In a radio story that would be just perfect on television, NPR’s Chris Arnold explores the Consumer Product Safety Commission’s decision to draft new safety regulations for table saws. Table saws injure more than 4000 people per year — meaning fingers and even hands getting cut off. Now an inventor has come up with a great new way to stop saw blades within 5/1000 of a second that they come into contact with human skin. It’s a great idea, and a great example of American ingenuity. But predictably, as Arnold reports, the power saw industry is opposing the CPSC’s decision to “a new regulation package which is likely to be released for public comment by the end of September.”

An apple a day . . . or not

Almost every day I put an apple in my son’s lunch because it’s one of the few fruits he eats.  While I worry about his limited palate, I’ve always thought, “well, at least he’s eating an apple a day,” as the saying goes.  So the USDA’s announcement that apples contain the highest concentration of pesticide residue of any produce – and are ranked number one on the Environment Working Group’s list of the “dirty dozen” fruits and vegetables – was a punch to the gut. (more…)

Convictions on Wall Street: Did Hell just freeze over?

No one has been arrested for crimes related to the subprime mortgage crisis and the implosion of the U.S. economy.  Let’s face it — we don’t have enough of the comfortable kinds of jails to hold the thousands of denizens of Wall Street who were responsible for it (lightbulb! job creation through the construction of minimum security prisons!).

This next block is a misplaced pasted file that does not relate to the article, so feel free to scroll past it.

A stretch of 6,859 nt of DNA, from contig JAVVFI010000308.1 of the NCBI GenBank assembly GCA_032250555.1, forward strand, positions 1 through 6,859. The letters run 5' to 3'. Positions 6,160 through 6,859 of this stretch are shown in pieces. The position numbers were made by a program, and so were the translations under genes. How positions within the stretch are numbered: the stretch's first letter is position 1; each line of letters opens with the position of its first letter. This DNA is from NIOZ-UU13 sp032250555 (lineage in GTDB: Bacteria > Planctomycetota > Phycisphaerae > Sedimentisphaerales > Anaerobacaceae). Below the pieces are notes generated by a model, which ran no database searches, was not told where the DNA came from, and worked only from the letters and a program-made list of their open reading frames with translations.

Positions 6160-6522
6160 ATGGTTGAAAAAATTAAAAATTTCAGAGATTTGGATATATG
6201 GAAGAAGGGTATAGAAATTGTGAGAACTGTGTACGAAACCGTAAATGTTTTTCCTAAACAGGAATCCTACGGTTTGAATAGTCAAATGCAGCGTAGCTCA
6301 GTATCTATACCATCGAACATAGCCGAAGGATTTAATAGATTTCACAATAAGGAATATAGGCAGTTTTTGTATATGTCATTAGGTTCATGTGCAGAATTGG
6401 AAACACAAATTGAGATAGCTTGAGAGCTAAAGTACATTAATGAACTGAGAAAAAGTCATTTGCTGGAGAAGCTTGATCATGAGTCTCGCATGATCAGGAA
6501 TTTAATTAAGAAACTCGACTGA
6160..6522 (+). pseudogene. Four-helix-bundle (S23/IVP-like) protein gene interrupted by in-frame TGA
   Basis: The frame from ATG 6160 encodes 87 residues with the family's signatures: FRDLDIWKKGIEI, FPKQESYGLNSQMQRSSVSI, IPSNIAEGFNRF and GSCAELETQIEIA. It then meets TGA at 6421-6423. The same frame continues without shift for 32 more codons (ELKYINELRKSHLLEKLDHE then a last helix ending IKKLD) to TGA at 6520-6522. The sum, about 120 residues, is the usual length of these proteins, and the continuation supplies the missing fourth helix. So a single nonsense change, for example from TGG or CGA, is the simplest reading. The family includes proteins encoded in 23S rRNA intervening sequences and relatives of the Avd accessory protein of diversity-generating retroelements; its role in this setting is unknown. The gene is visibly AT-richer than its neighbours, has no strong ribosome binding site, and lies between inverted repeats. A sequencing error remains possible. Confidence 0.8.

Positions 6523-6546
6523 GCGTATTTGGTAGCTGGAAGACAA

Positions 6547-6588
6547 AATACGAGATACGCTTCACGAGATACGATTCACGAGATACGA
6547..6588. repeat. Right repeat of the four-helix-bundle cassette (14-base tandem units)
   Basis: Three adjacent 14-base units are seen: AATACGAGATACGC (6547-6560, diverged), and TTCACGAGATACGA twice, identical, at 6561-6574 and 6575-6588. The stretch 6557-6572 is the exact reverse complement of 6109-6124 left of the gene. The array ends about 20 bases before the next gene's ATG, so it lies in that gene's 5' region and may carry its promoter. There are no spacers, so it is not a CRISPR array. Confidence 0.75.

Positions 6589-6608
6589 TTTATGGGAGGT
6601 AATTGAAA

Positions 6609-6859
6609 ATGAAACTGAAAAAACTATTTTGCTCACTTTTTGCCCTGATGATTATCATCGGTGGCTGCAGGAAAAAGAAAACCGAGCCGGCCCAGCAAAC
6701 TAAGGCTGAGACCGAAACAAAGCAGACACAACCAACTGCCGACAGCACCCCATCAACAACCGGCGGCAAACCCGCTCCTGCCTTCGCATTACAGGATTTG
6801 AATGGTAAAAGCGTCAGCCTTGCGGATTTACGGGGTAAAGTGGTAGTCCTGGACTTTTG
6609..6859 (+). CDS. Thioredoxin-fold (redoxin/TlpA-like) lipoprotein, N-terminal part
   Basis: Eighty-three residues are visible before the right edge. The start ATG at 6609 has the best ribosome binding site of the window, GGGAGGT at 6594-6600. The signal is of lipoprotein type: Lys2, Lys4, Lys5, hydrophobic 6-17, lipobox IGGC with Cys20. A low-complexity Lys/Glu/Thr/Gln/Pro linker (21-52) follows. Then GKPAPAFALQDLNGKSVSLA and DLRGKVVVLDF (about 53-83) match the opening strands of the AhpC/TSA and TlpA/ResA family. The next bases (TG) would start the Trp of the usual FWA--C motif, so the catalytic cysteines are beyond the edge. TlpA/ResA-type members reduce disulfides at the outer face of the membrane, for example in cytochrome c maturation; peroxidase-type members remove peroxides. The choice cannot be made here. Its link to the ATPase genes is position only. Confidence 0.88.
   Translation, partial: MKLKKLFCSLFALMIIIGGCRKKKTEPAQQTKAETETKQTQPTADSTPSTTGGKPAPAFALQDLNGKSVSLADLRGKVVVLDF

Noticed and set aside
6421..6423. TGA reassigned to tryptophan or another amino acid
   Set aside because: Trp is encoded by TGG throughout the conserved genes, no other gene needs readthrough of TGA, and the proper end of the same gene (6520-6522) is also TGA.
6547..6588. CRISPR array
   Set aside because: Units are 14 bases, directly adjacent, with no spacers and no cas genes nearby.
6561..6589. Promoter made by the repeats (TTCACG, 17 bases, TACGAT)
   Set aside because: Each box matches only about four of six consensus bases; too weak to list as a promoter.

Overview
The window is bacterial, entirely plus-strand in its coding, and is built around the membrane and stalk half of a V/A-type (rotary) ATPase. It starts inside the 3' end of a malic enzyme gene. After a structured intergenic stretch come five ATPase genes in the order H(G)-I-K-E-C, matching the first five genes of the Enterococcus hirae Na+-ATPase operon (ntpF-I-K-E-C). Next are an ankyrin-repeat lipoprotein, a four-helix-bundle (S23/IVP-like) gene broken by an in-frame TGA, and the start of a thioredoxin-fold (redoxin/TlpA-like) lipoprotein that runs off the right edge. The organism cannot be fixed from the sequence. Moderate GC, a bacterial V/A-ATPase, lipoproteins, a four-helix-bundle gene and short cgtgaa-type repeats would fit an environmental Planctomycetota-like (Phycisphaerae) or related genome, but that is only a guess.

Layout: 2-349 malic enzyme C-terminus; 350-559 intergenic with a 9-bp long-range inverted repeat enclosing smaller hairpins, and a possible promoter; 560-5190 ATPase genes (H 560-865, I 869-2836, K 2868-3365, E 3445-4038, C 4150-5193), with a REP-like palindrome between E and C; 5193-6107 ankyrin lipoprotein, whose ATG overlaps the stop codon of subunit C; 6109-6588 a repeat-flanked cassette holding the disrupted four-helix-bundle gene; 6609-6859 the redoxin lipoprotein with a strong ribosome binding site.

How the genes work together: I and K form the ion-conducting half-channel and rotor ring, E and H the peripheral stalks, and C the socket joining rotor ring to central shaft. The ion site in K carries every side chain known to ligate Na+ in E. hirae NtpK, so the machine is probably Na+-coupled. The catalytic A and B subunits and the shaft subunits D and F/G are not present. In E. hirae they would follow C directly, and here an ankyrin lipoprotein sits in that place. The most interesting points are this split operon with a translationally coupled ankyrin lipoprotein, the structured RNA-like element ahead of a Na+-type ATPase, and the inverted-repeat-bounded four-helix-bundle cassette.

But as Chad Bray reports in the Wall Street Journal,the federal government is having some success prosecuting inside traders, with Messrs. Zvi Goffer, Emanuel Goffer, and Michael Kimelman the latest to be convicted of using non-public information to soak the investing public.  An appeal is expected, but if the conviction stands, these three individuals who sought to get rich quick could have 20 years in federal prison to think about where they went wrong.  And the SEC and the Justice Department have another success in fighting the latest species of organized crime.

Seeing, hearing, and speaking the truth about Yucca Mountain

When a government project is described with terms like “case study in government dysfunction and bureaucratic inertia” and “epic fiasco,” there appears to be no upside.  The planned nuclear waste repository at Yucca Mountain, as Joel Achenbach and Brian Vastag report it in the Washington Post, fully deserves these labels.  After the government spent$15 billion over nearly three decades to build a five-mile deep tunnel for radioactive waste storage, it turned out that the facility wasn’t “as geologically isolated as hoped,” meaning that it can leak hazardous materials into the surrounding water supply.  When you’re talking about uranium and plutonium, there’s only one possible response: don’t build it. (more…)

Obama administration moves the dial on smart energy grid

It’s  a start.  In today’s world, $250 million is just not a lot of money, but as Brian Vastag reports in the Washington Post, anything that helps move America move beyond its “early-20th-century power grid” is a fairly drastic change from the status quo.  White House science adviser John Holdren has announced the Obama administration’s plan to upgrade rural electric lines with $250 million in loans and to “work closely with the nation’s power companies as they invest in new power technologies.”  There is also a concept for a “research hub” on smart grid strategies. (more…)